Contemporary Security Policy awards the Bernard Brodie Prize annually to the author(s) of an outstanding article published in the journal the previous year. The award is named after Dr. Bernard Brodie (1918-1978), author of The Absolute Weapon (1946), Strategy in the Missile Age (1958), and War and Strategy (1973). Brodie’s ideas remain at the center of security debates to this day. One of the first analysts to cross between official and academic environments, he pioneered the very model of civilian influence that Contemporary Security Policy represents. Contemporary Security Policy is honored to acknowledge the permission of Brodie’s son, Dr. Bruce R. Brodie, to use his father’s name.
The co-winners of the 2022 Bernard Brodie Prize are:
- Eleanor Gordon and Katrina Lee-Koo, “Addressing the security needs of adolescent girls in protracted crises: Inclusive, responsive, and effective?”, January 2021;
- Elvira Rosert and Frank Sauer, “How (not) to stop the killer robots: A comparative analysis of humanitarian disarmament campaign strategies”, January 2021.
These articles were selected by a jury consisting of six members of the Editorial Board: Tobias Bunde, Myriam Dunn Cavelty, Yee Kuang Heng, Nicole Jenne, Maria Rost Rublee, and Carmen Wunderlich. The jury selected the winners from a shortlist put together by the Editor-in-Chief Hylke Dijkstra. This shortlist also included:
- Linus Hagström and Karl Gustafsson, “The limitations of strategic narratives: The Sino-American struggle over the meaning of COVID-19”, October 2021;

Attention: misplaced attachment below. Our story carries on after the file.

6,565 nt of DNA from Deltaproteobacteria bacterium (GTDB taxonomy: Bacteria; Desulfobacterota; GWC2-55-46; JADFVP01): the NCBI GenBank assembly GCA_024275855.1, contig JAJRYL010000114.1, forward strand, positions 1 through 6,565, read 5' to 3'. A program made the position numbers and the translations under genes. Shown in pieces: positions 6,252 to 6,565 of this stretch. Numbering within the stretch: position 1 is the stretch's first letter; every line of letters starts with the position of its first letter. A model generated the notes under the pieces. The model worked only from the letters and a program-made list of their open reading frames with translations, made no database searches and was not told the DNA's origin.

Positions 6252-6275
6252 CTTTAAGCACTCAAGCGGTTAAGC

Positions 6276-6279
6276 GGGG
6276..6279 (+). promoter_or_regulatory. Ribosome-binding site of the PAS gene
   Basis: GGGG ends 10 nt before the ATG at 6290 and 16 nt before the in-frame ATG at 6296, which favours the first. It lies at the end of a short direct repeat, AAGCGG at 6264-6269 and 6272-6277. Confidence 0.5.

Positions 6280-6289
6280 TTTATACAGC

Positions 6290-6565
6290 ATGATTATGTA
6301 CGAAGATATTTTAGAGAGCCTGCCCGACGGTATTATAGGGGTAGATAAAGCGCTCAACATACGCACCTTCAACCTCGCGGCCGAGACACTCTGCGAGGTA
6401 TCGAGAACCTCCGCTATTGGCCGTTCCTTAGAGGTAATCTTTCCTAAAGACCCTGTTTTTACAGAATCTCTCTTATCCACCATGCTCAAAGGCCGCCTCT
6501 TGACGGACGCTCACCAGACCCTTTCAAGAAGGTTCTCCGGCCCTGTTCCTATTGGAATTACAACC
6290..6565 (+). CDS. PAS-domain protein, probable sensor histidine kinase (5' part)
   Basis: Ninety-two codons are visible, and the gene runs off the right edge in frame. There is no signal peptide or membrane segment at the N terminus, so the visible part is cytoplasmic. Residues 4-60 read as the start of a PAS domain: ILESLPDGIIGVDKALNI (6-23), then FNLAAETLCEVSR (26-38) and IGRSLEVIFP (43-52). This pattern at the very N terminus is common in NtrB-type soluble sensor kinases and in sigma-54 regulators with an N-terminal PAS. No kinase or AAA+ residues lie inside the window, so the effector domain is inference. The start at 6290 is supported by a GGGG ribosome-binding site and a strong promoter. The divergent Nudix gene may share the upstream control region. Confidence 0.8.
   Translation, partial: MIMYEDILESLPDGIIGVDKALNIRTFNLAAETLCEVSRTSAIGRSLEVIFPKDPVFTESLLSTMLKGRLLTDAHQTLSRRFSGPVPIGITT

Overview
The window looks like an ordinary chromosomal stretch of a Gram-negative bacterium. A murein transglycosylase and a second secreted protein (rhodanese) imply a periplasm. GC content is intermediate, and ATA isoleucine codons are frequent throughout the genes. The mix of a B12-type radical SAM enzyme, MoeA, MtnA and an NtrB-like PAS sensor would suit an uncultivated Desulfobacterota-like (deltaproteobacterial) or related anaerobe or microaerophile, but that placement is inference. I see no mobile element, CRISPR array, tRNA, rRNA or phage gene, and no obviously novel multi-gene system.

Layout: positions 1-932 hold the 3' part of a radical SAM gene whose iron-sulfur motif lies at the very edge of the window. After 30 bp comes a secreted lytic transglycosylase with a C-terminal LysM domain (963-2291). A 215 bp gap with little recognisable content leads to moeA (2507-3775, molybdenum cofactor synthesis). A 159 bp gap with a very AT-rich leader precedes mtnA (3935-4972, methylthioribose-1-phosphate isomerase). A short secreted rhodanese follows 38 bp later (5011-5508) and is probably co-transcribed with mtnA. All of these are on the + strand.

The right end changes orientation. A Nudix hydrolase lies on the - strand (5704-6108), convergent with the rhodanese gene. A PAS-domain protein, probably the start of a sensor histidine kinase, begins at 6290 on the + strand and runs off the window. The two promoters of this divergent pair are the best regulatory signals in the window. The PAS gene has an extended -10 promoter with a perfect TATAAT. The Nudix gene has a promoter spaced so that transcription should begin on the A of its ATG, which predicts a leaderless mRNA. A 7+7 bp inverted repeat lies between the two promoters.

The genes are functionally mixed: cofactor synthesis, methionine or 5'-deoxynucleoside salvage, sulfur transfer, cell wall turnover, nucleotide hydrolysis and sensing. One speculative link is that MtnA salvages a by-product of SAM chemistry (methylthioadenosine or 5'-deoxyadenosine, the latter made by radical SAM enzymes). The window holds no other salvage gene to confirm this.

- Ryan Shandler, Michael L. Gross, and Daphna Canetti, “A fragile public preference for cyber strikes: Evidence from survey experiments in the United States, United Kingdom, and Israel”, April 2021;
- Jonathan Tappe and Fredrik Doeser, “A machine learning approach to the study of German strategic culture”, October 2021.
The previous winners of Bernard Brodie Prize are:
- Jeffrey Berejikian and Zachary Zwald, “Why language matters: Shaping public risk tolerance during deterrence crises”, October 2020;
- Tracey German, “Harnessing protest potential: Russian strategic culture and the colored revolutions”, October 2020.
- Jo Jakobsen and Tor G. Jakobsen, “Tripwires and free-riders: Do forward-deployed U.S. troops reduce the willingness of host-country citizens to fight for their country?”, April 2019.
- David H. Ucko and Thomas A. Marks, “Violence in context: Mapping the strategies and operational art of irregular warfare”, April 2018;
- Betcy Jose, “Not completely the new normal: How Human Rights Watch tried to suppress the targeted killing norm”, August 2017;
- Martin Senn and Jodok Troy, “The transformation of targeted killing and international order”, August 2017;
- Trine Flockhart, “The coming multi-order world”, April 2016;
- John Mitton, “Selling Schelling Short: Reputations and American Coercive Diplomacy after Syria”, December 2015;
- Wyn Bowen and Matthew Moran, “Iran’s Nuclear Program: A Case Study in Hedging”, April 2014;
- Nick Ritchie, “Valuing and Devaluing Nuclear Weapons”, April 2013;
- Patrick M. Morgan, “The State of Deterrence in International Politics Today”, April 2012;
- Sebastian Mayer, “Embedded Politics, Growing Informalization? How Nato and the EU Transform Provision of External Security”, August 2011;
- Jeffrey Knopf, “The Fourth Wave in Deterrence Research”, April 2010;
- Diane E. Davis, “Non-State Armed Actors, New Imagined Communities, and Shifting Patterns of Sovereignty and Insecurity in the Modern World”, August 2009.